Illness severity was assessed using several operational definitions. Nine studies used scores of clinical risk for mortality and morbidity to classify illness severity including the CRIB (Walker et al., 2009), SNAP-II (Holsti et al., 2004; Grunau et al., 2005), SNAP-Perinatal Extension (SNAP-PE; Stevens et al., 2007b; Gibbins et al., 2008b), SNAPPE-II (Hermann et al., 2006; Hohmeister et al., 2009), NTISS (Gibbins et al., 2008b; Evans et al., 2005), Neurobiologic Risk Score (NBRS) at discharge (Gibbins et al., 2008b), and Apgar score at the 5th minute (Rautava et al., 2007; Stevens et al., 2007b).

Eleven studies used data of illness severity based on clinical events including the following: high opioid exposure (Holsti et al., 2004; Allegaert et al., 2005), early sickness during the neonatal period (Holsti et al., 2004), number of invasive and painful procedures since birth (Holsti et al., 2004; Hermann et al., 2006; Goffaux et al., 2008), number of repeated heelstick procedures (Evans et al., 2005), length of stay in the NICU or hospitalization (Allegaert et al., 2005; Hermann et al., 2006; Goffaux et al., 2008; Hohmeister et al., 2009; Williams et al., 2009), neonatal surgery and major procedures during NICU stay (Allegaert et al., 2005; Walker et al., 2009), number of days under mechanical ventilation (Allegaert et al., 2005; Rautava et al., 2007; Goffaux et al., 2008; Williams et al., 2009), brain abnormities and bronchopulmonary dysplasia (Rautava et al., 2007), and risk for neurological impairment (Stevens et al., 2007b,c; Gibbins et al., 2008b). Risk for neurological impairment was classified as high (perinatal asphyxia, intraventricular hemorrhage [IVH] grade III or IV or a syndrome or chromosomal anomaly), moderate (acute disease processes such as persistent pulmonary hypertension, severe meconium aspiration, meningitis, hydrocephalus, and necrotizing enterocolitis), and low (respiratory distress requiring ventilation and sepsis).

Clinical pain

Stevens, Gibbins, McGrath, and Franck published two cross-sectional studies in 2007 that compared three different groups of infants born between 25 and 40 weeks of gestational age according to high, moderate, and low risk for neurological impairment. The risk for neurological impairment was based on several factors including congenital syndrome/chromosomal abnormalities (e.g., congenital trisomies), birth trauma (e.g., fractures, nerve injuries), extremely preterm birth (e.g., IVH, necrotizing enterocolitis [NEC]), and acquired illnesses with central nervous system involvement (Robertson, Svenson, & Joffres, 1998). The groups of neonates were stratified according to neurological impairment score (Stevens et al., 2007b). The group with the highest risk for neurological impairment underwent significantly more painful procedures (>15/day) and were administered less opioids than infants with minimal or no risk for neurological impairment.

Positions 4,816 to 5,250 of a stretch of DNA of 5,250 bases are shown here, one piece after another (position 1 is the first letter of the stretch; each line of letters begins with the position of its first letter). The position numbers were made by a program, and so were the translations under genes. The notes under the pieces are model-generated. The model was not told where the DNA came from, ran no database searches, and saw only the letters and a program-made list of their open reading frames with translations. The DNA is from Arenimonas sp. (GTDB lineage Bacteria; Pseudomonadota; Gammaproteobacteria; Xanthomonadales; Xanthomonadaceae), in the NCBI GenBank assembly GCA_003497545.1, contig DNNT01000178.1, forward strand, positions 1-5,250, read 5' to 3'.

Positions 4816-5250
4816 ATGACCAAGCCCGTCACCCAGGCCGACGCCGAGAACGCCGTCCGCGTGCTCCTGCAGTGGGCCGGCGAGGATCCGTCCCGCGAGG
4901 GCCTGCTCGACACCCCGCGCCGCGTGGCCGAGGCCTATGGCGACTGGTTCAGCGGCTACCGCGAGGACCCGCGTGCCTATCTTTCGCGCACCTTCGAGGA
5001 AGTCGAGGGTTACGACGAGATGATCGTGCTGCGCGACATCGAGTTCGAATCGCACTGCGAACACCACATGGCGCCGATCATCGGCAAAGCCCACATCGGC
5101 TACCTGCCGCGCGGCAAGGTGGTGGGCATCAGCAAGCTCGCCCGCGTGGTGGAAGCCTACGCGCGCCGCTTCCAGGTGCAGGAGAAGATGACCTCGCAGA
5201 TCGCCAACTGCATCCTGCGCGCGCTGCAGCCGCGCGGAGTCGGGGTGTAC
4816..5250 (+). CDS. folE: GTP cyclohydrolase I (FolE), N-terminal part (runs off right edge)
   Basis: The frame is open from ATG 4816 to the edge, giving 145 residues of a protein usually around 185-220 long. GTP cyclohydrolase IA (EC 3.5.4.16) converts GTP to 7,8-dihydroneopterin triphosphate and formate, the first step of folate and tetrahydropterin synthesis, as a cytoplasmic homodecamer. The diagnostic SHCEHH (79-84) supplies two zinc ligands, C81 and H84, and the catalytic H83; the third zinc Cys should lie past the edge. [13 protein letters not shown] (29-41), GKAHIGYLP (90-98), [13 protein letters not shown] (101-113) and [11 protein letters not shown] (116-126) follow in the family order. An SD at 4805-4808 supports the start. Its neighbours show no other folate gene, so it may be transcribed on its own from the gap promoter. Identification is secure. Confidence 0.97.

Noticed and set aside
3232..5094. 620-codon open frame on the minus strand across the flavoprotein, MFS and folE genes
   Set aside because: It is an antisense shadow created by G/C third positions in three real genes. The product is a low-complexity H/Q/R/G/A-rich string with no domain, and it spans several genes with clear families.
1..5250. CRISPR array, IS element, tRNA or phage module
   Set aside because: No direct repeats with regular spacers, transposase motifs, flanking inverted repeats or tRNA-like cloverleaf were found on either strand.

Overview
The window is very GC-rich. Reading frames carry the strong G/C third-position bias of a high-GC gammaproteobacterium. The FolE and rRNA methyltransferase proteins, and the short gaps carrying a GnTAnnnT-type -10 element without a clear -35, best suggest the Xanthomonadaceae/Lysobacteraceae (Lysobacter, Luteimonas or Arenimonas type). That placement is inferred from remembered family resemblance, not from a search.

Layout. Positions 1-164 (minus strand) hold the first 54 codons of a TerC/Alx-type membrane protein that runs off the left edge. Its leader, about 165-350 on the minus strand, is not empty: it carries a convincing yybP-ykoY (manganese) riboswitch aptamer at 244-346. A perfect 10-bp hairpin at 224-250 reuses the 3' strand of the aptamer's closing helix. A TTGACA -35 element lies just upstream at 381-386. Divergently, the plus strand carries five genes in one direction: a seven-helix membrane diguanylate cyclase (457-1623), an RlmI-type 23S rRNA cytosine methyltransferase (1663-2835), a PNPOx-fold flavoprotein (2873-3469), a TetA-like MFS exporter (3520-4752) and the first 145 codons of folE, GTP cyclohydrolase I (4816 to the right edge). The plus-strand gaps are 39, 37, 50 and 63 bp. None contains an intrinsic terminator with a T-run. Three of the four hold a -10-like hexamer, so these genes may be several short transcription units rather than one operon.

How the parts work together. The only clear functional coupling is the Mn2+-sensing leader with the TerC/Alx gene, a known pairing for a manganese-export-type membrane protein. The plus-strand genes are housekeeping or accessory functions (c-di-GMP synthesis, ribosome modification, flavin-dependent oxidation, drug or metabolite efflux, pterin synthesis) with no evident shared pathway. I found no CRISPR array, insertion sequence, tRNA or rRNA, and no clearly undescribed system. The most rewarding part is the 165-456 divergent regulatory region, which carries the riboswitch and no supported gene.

In the first study, Stevens et al. (2007b) found that the low-risk group exhibited the greatest total facial reactions in the post-procedure phase of the heel lance procedure for blood collection than the moderate- and high-risk groups. Moreover, the moderate-risk group presented higher minimum and mean fundamental frequencies of crying during the heel lance procedure compared with the high-risk group. In the second study, all three groups (high, moderate, and low) exhibited the same underlying structure of pain responses reflected by facial reactions, accounting for the greatest variance across all factors including both behavioral (facial reactions) and physiological (oxygen saturation and heart rate) indicators (Stevens et al., 2007c).

Preterm infants who were exposed to a greater number of invasive procedures since birth and infants who had greater opioid exposure showed more behavioral responses to pain (Holsti et al., 2004). Additionally, infants who were sicker earlier during the neonatal period (SNAP-II on day 1) displayed more facial reactions (Holsti et al., 2004). Grunau et al. (2005) found that greater illness severity (SNAP-II) was significantly associated with lower heart rate variability in the very low gestational age group of infants born between 29 and 32 weeks of gestational age.